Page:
The Seahawks didn't just win their season opener in Indianapolis, they won playing the type of football head coach Pete Carroll loves to see, with good things happening in all three phases of the game. The offense was balanced and explosive in its debut under Shane Waldron, the defense kept an explosive running game in check and held the Colts to only 16 points, and special teams play was solid as always, and the Seahawks did all of that against an opponent that won 11 games last season.
"I really liked the overall effort," Carroll said. "It was a complete effort in that everybody contributed. Both sides of the ball and special teams played together well. The complementary football was obvious… Because of the respect we have for that club, this was a really good, solid win."
In addition to being pleased with the overall performance, here are six takeaways from Carroll's Monday press conference:
1. The defensive line depth was obvious.
The Seahawks used a deep defensive line rotation both to get after quarterback Carson Wentz and also to bottle up the running game, and just about everyone contributed in some way. The Seahawks got sacks from four different players, including a 2-point attempt, recorded 10 quarterback hits and just about everyone contributed to the run defense.
"The variety of guys that contributed," Carroll said when asked about his thoughts on the defensive line. "It was really spread across the board. Everybody had something to contribute. It was interesting when Alton (Robinson) came in late, he had a nice contribution late too; he just didn't get a chance to play many plays just because of the rotation. Everybody looked good. Darrell (Taylor) particularly, I think he played 25 plays or somewhere right in there. He was very active, and really an exciting addition as we've been talking about. We were hoping he'd show up on game day. They have a good offensive line too. Remember, they only allowed 21 sacks all last season, so that's a really good group that they're playing with. It was a good effort across the board. The rotation, we're not settled on how to do it yet because we had everybody contribute."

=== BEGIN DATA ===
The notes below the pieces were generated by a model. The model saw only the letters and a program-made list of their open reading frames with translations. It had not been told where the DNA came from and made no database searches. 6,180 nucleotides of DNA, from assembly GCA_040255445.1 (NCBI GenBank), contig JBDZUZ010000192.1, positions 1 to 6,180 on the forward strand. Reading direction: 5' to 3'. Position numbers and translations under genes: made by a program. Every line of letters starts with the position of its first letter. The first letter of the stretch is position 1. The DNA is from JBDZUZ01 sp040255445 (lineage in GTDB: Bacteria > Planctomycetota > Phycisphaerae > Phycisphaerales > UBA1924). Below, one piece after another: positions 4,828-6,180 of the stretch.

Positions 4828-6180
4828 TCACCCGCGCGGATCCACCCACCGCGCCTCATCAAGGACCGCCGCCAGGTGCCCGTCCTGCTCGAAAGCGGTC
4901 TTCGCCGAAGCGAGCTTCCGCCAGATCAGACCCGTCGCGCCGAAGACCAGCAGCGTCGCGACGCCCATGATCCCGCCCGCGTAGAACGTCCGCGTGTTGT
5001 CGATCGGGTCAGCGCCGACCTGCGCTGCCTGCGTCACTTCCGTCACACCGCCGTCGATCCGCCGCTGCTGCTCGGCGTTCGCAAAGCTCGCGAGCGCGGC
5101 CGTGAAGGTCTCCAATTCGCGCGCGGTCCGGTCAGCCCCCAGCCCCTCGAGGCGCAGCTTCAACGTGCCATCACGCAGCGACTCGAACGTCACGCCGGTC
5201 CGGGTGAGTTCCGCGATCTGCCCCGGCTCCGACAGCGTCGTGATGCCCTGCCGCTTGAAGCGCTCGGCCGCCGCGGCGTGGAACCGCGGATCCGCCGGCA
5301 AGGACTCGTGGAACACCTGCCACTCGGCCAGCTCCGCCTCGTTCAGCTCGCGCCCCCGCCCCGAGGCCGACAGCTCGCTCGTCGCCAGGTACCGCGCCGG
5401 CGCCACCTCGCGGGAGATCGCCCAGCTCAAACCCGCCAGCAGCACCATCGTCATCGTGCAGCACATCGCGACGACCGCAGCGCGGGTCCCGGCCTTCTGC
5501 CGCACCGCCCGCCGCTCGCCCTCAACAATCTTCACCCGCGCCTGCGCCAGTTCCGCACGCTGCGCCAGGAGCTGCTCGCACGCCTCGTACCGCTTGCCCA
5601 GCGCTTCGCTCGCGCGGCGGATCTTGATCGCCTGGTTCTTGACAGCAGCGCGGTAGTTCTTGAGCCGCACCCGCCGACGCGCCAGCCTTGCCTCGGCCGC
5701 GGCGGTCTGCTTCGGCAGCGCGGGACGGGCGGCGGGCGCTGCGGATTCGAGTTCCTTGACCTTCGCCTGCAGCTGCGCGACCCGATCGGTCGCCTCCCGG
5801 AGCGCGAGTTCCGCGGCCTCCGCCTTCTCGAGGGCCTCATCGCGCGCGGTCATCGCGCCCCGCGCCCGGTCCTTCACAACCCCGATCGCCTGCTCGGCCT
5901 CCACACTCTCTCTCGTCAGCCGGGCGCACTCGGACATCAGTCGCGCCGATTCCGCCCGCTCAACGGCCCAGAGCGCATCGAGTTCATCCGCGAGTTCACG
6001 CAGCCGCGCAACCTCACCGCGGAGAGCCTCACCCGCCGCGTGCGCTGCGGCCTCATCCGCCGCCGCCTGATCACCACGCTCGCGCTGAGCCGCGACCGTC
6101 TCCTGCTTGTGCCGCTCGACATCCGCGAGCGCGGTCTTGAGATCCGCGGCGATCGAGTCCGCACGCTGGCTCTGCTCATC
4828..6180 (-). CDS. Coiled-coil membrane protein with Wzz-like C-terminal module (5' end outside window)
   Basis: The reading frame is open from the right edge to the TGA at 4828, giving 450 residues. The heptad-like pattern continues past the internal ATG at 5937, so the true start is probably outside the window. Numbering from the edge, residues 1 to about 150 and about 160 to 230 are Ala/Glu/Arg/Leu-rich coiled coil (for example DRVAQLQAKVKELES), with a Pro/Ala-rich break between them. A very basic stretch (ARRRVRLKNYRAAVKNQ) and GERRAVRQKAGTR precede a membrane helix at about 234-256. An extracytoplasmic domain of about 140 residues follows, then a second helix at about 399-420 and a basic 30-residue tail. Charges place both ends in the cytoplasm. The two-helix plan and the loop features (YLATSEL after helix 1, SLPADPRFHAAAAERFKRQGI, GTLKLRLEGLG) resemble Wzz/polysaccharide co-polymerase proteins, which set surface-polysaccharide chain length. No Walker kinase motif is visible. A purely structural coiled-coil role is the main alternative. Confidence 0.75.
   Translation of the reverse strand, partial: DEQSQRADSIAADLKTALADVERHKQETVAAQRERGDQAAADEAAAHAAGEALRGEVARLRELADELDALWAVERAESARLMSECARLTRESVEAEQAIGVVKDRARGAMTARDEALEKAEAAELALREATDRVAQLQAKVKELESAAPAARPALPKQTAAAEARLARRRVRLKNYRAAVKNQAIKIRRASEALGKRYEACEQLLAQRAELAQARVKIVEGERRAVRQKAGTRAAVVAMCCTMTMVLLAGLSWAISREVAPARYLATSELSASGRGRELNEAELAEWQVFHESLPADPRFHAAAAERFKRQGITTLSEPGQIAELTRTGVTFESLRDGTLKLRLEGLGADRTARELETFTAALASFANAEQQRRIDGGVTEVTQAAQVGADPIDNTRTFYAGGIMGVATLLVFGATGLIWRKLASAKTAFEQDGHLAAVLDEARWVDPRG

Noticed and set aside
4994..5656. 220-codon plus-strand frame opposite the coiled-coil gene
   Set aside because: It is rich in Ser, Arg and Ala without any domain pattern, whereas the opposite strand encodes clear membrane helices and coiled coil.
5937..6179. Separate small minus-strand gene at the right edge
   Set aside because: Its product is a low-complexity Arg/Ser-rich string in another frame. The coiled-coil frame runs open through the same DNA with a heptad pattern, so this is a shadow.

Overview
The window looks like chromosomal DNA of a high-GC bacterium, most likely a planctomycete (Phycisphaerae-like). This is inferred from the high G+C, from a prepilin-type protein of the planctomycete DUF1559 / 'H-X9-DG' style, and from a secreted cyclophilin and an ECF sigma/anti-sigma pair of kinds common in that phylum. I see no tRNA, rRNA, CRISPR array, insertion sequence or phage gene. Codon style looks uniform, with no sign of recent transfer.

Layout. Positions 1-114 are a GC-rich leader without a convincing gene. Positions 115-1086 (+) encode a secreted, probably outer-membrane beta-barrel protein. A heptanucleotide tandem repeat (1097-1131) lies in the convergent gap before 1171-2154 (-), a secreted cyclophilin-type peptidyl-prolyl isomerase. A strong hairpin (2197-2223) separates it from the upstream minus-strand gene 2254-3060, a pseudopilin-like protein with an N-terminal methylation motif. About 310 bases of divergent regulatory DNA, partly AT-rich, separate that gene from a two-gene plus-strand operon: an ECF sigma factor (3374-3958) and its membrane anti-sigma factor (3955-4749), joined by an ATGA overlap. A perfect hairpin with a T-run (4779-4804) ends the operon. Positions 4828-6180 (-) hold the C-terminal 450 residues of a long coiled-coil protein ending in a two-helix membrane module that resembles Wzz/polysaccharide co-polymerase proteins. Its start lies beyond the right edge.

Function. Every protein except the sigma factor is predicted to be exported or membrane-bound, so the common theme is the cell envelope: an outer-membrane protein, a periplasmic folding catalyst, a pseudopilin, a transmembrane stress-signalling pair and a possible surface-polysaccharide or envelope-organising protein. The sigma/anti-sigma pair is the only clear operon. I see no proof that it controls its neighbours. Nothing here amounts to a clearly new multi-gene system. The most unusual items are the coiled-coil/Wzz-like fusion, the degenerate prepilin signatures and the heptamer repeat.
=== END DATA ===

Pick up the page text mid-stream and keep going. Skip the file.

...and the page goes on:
2. What goes into good run defense.
The Seahawks held a very good rushing attack, led by second-year back Jonathan Taylor, to just one explosive run—a 12-yarder late in the fourth quarter when the Seahawks were playing pretty conservatively on defense—and held the Colts to a 3.8 yards-per-carry average. The Seahawks played that stout run defense all afternoon long despite playing nickel defense for much of the game.